What Makes Industrial Hemp Spike to Illegal Levels of THC? - Modern Farmer

What Makes Industrial Hemp Spike to Illegal Levels of THC?

With strict laws limiting the amount of THC in hemp, we need to know how, why, and when THC levels increase.

A field of industrial hemp.
Photography by Andris Tkacenko on Shutterstock

Industrial hemp—cannabis with a low level of THC, the compound that provides marijuana’s “high”—is legal nationwide, thanks to the 2018 Farm Bill. But due to a long period of prohibition, scientists, farmers, and consumers know very little about the plant.

One of the biggest mysteries, one rife with anecdotal evidence and theories, was what causes a hemp plant to “go hot,” or have illegally high levels of THC. A new study from Cornell University researchers finds that the conventional wisdom is way off.

Industrial hemp has boatloads of uses; Senator Mitch McConnell used a hemp pen to sign the 2018 Farm Bill legalizing hemp, for example. But what’s looking like the big cash reason for growing hemp, at least right now, is cannabidiol, or CBD. CBD is a compound in the hemp plant, and while it is very poorly understood, the CBD industry has become massive, with claimed uses ranging from anti-anxiety to cancer prevention. (The FDA has had to stop companies from claiming most of these effects, as none of them are proven.)

Currently, the law states that industrial hemp is legal if it tests with a THC level of less than 0.3 percent. Growers do their best to breed low-THC varieties of hemp, but sometimes plants still go hot, exhibiting higher THC percentages than that, and those plants cannot be sold and must be disposed of. That can be expensive, depending on how often it happens, and it can also be concerning for consumers who want to make sure they won’t get accidentally stoned. So it’s in everyone’s best interest to figure out exactly what causes a hemp plant to go hot.

There had been some conventional wisdom that geography and environment—terroir, really—might play a role in a hemp plant unexpectedly going hot. Different temperatures, amounts of water, soil makeup, the location it was grown in, all of that stuff was believed to be a possible cause of a hemp plant going hot.

New research from Cornell, though, says that’s not the case. “Our evidence from this paper is that fields go hot because of genetics, not because of environmental conditions,” says Larry Smart, the lead author of the study, in a press release.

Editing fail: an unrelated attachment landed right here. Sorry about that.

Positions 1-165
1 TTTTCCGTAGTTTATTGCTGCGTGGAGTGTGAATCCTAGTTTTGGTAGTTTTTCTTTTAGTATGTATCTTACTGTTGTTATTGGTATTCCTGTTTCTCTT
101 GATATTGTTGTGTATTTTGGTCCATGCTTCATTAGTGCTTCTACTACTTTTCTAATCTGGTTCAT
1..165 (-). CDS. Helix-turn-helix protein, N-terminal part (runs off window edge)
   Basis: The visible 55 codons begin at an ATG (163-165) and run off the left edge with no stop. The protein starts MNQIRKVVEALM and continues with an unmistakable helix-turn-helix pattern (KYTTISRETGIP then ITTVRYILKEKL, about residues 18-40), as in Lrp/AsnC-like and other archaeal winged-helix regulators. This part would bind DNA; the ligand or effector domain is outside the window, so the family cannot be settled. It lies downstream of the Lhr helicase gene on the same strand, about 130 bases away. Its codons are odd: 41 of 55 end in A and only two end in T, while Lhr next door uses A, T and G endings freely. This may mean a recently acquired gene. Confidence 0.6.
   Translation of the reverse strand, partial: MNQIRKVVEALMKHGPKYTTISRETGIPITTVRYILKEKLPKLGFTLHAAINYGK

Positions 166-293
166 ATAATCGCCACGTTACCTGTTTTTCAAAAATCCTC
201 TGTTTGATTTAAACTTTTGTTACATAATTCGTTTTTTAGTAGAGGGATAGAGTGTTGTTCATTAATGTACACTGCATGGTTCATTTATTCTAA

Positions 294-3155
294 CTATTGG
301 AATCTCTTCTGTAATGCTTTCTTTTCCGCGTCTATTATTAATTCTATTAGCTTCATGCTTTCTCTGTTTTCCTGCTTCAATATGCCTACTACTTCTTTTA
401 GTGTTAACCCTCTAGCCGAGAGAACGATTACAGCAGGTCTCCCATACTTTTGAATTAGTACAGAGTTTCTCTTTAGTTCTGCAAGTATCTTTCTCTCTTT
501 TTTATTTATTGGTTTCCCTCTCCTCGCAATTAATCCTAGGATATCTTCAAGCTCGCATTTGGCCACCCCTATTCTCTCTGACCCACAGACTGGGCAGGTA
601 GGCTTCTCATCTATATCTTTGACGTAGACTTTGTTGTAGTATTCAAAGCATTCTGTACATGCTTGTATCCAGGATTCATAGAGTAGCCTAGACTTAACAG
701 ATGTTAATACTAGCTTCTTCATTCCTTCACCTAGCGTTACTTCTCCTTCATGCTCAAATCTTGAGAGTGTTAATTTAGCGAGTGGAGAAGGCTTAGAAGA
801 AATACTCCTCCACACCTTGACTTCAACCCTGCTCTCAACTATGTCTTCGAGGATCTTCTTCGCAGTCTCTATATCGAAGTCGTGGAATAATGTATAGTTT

The study involved testing two different hemp fields, comparing genetic makeup and environmental differences. The researchers found that environment conditions had no significant effect on THC levels, but did discover that the hemp plants had different genes that seem to trigger whether they’ll produce THC, CBD, or both.

This could be incredibly valuable; the researchers note that genetic testing of hemp plants can be done while the plants are still seedlings, dramatically reducing the penalty for discovering high THC levels in a mature plant. Their research indicates that THC and CBD are all based on genetics, and could provide a pathway for much easier, cheaper, and more conclusive testing. And that’s good news for hemp farmers, who are finding the hemp industry to be a bit less lucrative than expected.

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3 years ago

USDA is not relaxing the THC limit for cannabis to be designated hemp, so hot-hemp must still be destroyed. They said that the only way is to rewrite the statute. Since a rewrite is being contemplated, why not tell Congress to rewrite the definition of marijuana to make it uphold the Constitution while retaining the legitimate federal prohibitions? This make the definition of hemp superfluous so that no cannabis has to be destroyed, like this: The term “marijuana” means all parts of the smoke produced by the combustion of the plant Cannabis sativa L., which is, as are the viable… Read more »

Terry Moran
3 years ago

Whenever this topic is discussed one must also consider the sampling techniques used to collect the hemp sample. The new USDA sampling technique is favorable for growers, top 1/3 of the plant in line with international treaties. The genetics are responsible for plants going hot, certified genetics are necessary to alleviate the growers burdens until laws can be changed to regulate final products and not the plant. The game is growing plants to stay compliant, harvesting prematurely to stay legal. AOSCA is looking at a certified clonal program as well as a certified feminized seed program to go along with… Read more »

3 years ago

Truth is everyone is too educated apart from the government themselves, people smoke weed to get high so reducing your THC levels will only result in loss of money,1. 5million users alone in the uk they all want to get high, unfortunately the press are trying and the government are trying but unless they legalise it they wil lose

3 years ago

President Bernie will legalise all hemp his 1st day in office